MORPC Works to Reduce Distracted Driving

March 13, 2020

Through its work in transportation safety and public policy advocacy, the Mid-Ohio Regional Planning Commission (MORPC) continues to raise awareness of the dangers distracted driving poses on our roadways.

Last fall, MORPC and the Ohio Department of Transportation released the Central Ohio Transportation Safety Plan. Developed in collaboration with local, state, and private transportation safety experts, the plan serves as a framework for how safety can be improved through the region’s roadways.

The plan shows that between 2013 and 2017 in Central Ohio:

  • 12,933 crashes were reported as being distracted driving related.
  • 26 people were killed in a crash reported as distracted driving related (5 percent of all fatalities).
  • 290 people were seriously injured in a crash reported as distracted driving related (6.7 percent of all serious injuries).

Distracted driving includes any activity that can potentially pull a driver’s attention away from driving. Three major types of distractions are: visual, when the line of sight leaves the road; manual, when the driver’s hands leave the wheel; and lack of focus, when attention is directed away from driving.

A crash is defined as related to distracted driving if the reporting officer records a driver distraction on the crash report for any unit involved in the crash. It does not necessarily indicate that a distracted driver caused the crash. Distracted driving can also be difficult for a reporting officer to determine, resulting in under-reporting.

“Every day, you can look out of your cars window and see a driver using their cell phone. Although they know it is dangerous and illegal, they do it anyway – putting others at risk. If your attention is anywhere other than on the road, you’re driving distracted, and you’re endangering other people.”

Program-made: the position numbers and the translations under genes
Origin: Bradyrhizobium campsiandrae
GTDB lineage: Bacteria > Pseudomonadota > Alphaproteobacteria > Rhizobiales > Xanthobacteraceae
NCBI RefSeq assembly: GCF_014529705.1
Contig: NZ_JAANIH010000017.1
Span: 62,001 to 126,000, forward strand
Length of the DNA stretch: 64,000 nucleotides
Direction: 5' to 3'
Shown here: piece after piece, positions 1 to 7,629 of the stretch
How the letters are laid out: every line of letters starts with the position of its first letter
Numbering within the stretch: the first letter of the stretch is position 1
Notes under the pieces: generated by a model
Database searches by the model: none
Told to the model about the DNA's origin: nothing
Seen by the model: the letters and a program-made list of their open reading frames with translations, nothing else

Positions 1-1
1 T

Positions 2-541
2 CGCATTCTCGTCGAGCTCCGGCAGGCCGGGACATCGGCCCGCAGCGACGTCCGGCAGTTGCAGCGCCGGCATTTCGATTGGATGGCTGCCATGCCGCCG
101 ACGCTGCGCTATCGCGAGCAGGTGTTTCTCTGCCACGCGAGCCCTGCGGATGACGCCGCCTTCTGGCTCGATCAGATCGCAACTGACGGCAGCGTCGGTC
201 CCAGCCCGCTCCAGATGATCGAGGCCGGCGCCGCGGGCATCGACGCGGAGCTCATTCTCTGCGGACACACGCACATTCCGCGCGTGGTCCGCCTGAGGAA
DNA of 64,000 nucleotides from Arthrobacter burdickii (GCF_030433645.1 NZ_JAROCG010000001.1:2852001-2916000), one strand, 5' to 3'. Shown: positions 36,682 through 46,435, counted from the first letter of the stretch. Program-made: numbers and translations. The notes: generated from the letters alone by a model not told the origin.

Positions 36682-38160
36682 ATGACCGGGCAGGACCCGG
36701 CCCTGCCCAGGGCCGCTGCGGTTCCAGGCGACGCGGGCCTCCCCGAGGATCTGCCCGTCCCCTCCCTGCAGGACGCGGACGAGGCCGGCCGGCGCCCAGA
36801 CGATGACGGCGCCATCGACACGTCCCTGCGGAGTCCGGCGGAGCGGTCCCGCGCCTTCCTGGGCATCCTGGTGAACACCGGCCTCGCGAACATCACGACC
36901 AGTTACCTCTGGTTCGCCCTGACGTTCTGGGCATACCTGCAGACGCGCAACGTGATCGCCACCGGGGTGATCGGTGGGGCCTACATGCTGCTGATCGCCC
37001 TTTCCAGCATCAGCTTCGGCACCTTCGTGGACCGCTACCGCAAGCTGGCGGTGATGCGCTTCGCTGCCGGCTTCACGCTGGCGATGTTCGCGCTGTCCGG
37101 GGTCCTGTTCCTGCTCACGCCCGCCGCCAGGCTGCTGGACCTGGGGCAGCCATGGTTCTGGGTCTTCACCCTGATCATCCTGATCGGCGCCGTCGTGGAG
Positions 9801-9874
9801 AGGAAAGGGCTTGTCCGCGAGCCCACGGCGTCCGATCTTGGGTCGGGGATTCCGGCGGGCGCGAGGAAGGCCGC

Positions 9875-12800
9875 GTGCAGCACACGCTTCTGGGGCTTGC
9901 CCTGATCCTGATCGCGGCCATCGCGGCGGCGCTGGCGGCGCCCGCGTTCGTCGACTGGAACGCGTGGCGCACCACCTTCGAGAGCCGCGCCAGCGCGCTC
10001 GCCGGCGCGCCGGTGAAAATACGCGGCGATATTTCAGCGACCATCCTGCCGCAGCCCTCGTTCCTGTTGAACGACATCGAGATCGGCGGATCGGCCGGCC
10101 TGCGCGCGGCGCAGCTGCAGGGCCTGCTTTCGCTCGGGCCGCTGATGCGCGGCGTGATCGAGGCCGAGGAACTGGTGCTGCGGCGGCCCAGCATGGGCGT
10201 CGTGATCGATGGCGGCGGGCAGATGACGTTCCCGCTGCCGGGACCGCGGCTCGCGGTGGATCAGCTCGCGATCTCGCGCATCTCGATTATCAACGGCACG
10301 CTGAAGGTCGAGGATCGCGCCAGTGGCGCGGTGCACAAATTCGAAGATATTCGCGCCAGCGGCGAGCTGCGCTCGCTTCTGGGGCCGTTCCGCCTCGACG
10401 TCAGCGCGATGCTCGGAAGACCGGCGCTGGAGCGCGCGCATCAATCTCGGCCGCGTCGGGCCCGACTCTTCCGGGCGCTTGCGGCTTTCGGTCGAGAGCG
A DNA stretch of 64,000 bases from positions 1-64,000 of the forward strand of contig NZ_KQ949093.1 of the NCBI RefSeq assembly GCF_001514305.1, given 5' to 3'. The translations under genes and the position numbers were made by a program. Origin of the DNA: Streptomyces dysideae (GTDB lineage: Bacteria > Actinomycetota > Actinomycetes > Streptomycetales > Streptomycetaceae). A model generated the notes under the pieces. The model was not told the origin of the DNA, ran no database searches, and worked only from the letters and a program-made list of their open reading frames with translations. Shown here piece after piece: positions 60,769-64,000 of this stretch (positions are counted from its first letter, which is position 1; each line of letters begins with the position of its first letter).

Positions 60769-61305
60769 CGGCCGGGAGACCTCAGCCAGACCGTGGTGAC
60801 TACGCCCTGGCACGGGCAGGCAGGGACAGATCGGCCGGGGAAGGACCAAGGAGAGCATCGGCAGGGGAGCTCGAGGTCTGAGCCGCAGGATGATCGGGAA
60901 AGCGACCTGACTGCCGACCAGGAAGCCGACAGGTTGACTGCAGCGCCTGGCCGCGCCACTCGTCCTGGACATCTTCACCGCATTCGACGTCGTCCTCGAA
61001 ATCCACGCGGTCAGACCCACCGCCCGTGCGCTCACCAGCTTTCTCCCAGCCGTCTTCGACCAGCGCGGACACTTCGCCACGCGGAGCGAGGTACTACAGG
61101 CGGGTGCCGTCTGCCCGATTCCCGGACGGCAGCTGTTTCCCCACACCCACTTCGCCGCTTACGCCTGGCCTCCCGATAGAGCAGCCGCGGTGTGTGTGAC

MORPC Director of Planning & Sustainability Kerstin Carr

The regional safety plan includes the goals of reducing both the number of fatalities and serious injuries related to distracted driving crashes by 8 percent between 2017 and 2025. Two ways to work toward that end are through legislation and education.

MORPC was on hand as Ohio Governor Mike DeWine announced details of legislation that would modernize Ohio’s distracted driving law to require hands-free use with primary enforcement – meaning law enforcement officers can stop and cite motorists. The legislation prohibits drivers from having physical contact with their phones or other wireless devices while driving or stopped in a lane of traffic. State Senator Stephanie Kunze, from Hilliard, and northeast Ohio State Senator Sean O’Brien are the joint sponsors of the recently introduced legislation, known as the Hands-Free Ohio Bill.

“MORPC has a long history of leading on transportation safety and implemented an internal policy in 2011 banning staff from driving while distracted. We look forward to partnering with Governor DeWine and the General Assembly in passing legislation that makes our roadways safer and protects all of our residents.”
MORPC Director of Government Affairs & Strategic Initiatives Joe Garrity

The bill, Senate Bill 285, is supported by MORPC. It would impose fines of $150 for a first offense, $250 for a second offense, and $500 and a possible license suspension for each additional offense.

National Distracted Driving Awareness Month is once again in the month of April. In recognition of the month, MORPC will once again be encouraging Central Ohio drivers to put down their phones.

According to the National Highway Traffic Safety Administration (NHTSA), any visual interaction with an electronic device takes your eyes off the road for approximately five seconds. At 55 miles per hour, that equates to driving the length of an entire football field with your eyes closed.

If you’re driving, follow these steps for a safe driving experience:

  • If you are expecting a text message or need to send one, pull over and park your car in a safe location. Once you are safely off the road and parked, it is safe to text.
  • Designate your passenger as your “designated texter.” Allow them access to your phone to respond to calls or messages.
  • Do not engage in social media scrolling or messaging while driving. Cell phone use can be habit-forming. Struggling to not text and drive? Put the cell phone in the trunk, glove box, or back seat of the vehicle until you arrive at your destination.


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